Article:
A community for students.
Here's the question you clicked on:
 0 viewing
anonymous
 3 years ago
Kinematics graphs
anonymous
 3 years ago
Kinematics graphs

This Question is Closed

anonymous
 3 years ago
Best ResponseYou've already chosen the best response.0Accelerationtime graph dw:1342512372407:dw Velocity time graph dw:1342512427429:dw Now about the position time graph

anonymous
 3 years ago
Best ResponseYou've already chosen the best response.0dw:1342512503350:dw which curves(of the 3) will be steeper?

anonymous
 3 years ago
Best ResponseYou've already chosen the best response.0ace increases from origin to t1 constant from t1 to t2 and decreases from t2 onward. but ace is max from t1 to t2. I hope im understandable

anonymous
 3 years ago
Best ResponseYou've already chosen the best response.0ok, so u want to know how will the positiontime graph look like?

anonymous
 3 years ago
Best ResponseYou've already chosen the best response.0I'm not sure, but maybe it looks like this: dw:1342513483775:dw correct me if i'm wrong.

anonymous
 3 years ago
Best ResponseYou've already chosen the best response.0dw:1342513648649:dw ace remains positive always

anonymous
 3 years ago
Best ResponseYou've already chosen the best response.0yea, i was going to type in that right now. the max point should not be reached. since V is not 0 anywhere.

anonymous
 3 years ago
Best ResponseYou've already chosen the best response.0the graph should be steeper from origin to t1 than in the interval t1  t2.

anonymous
 3 years ago
Best ResponseYou've already chosen the best response.0@Ishaan94 the velocity is NOT constant from t1 to t2. accel is.

anonymous
 3 years ago
Best ResponseYou've already chosen the best response.0velocity is NEVER constant

anonymous
 3 years ago
Best ResponseYou've already chosen the best response.0dw:1342513895634:dw The graph should look somewhat like this I want to know the order of their steepness.

anonymous
 3 years ago
Best ResponseYou've already chosen the best response.0i think the graph should be of this form: dw:1342513986456:dw

anonymous
 3 years ago
Best ResponseYou've already chosen the best response.01 will be more steep than 2.

anonymous
 3 years ago
Best ResponseYou've already chosen the best response.0the ace is always positive so the velocity always increases and so the slope of xt graph always increases

anonymous
 3 years ago
Best ResponseYou've already chosen the best response.0sry my bad! i saw the slop of accel!

anonymous
 3 years ago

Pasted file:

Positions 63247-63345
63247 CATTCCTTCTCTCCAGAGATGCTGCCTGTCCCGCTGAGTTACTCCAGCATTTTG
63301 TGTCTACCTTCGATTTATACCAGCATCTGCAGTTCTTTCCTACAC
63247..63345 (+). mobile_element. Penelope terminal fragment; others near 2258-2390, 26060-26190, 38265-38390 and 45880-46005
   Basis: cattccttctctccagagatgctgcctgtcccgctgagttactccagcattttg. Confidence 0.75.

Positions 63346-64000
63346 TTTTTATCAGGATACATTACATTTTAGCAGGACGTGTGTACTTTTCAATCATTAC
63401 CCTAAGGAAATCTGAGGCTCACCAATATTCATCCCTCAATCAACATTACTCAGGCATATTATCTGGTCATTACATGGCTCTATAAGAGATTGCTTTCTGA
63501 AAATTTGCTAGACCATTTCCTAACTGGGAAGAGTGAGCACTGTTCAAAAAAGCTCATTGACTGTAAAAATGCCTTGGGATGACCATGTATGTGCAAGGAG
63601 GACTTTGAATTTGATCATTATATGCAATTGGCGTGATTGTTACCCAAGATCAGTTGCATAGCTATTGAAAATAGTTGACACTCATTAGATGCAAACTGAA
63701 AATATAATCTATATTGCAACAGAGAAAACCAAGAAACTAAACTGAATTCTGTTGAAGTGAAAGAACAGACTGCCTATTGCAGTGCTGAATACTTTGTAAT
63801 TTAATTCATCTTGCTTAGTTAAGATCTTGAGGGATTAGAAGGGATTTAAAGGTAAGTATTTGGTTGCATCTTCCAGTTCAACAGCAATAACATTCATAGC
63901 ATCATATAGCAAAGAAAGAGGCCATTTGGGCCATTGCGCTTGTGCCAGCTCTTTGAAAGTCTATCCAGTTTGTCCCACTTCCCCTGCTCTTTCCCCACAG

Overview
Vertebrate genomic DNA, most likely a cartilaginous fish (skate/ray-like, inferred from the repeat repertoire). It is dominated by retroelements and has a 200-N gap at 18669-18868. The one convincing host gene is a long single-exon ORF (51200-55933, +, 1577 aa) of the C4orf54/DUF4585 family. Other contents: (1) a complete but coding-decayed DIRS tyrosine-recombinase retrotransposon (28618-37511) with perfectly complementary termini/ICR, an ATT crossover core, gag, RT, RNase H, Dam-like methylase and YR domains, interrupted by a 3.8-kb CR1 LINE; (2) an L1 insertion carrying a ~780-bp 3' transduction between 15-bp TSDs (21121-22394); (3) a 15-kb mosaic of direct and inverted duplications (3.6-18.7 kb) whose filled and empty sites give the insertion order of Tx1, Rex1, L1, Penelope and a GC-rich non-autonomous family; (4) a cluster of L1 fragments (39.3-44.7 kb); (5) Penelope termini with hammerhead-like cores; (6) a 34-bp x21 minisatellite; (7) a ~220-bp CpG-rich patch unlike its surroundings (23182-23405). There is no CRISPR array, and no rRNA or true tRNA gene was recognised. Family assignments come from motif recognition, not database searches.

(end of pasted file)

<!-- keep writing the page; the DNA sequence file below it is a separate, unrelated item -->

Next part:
Best ResponseYou've already chosen the best response.0ace decreases t2 onward but stays positive notice

anonymous
 3 years ago
Best ResponseYou've already chosen the best response.0i think the order of steepness should be 1 > 2 > 3. i'm just using logic here: accel is increasing from 0 to t1 hence vel is increasing at the fastest rate in this interval. from t1 to t2, accel is constant. so vel is increasing at a constant rate ( this rate < the rate from 0 to t1). and from t2 to the end, accel is decreasing. so the vel is anyway decreasing. so less distance will be covered as compared to the former 2 intervals.

anonymous
 3 years ago
Best ResponseYou've already chosen the best response.0the rate of increase of velocity is max from t1 to t2 because ace is max(constant)

anonymous
 3 years ago
Best ResponseYou've already chosen the best response.0and from t2 the velocity increases but at a decreasing rate

anonymous
 3 years ago
Best ResponseYou've already chosen the best response.0@Ishaan94 you lost me

anonymous
 3 years ago
Best ResponseYou've already chosen the best response.0even after t2 ace is positive so slope cant be curving down right?

anonymous
 3 years ago
Best ResponseYou've already chosen the best response.0i think it should be curving down. because now the distance covered per unit time is decreasing. so 3 should be the least steep of all.

anonymous
 3 years ago
Best ResponseYou've already chosen the best response.0but if ace is positive xt curve never curves down

anonymous
 3 years ago
Best ResponseYou've already chosen the best response.0right now, the interval we're considering is this: dw:1342514762867:dw so at some point the graph will curve downwards, but we don't have that within our interval.

anonymous
 3 years ago
Best ResponseYou've already chosen the best response.0dw:1342514919696:dw

anonymous
 3 years ago
Best ResponseYou've already chosen the best response.0but that works only for constant ace part what about the rest?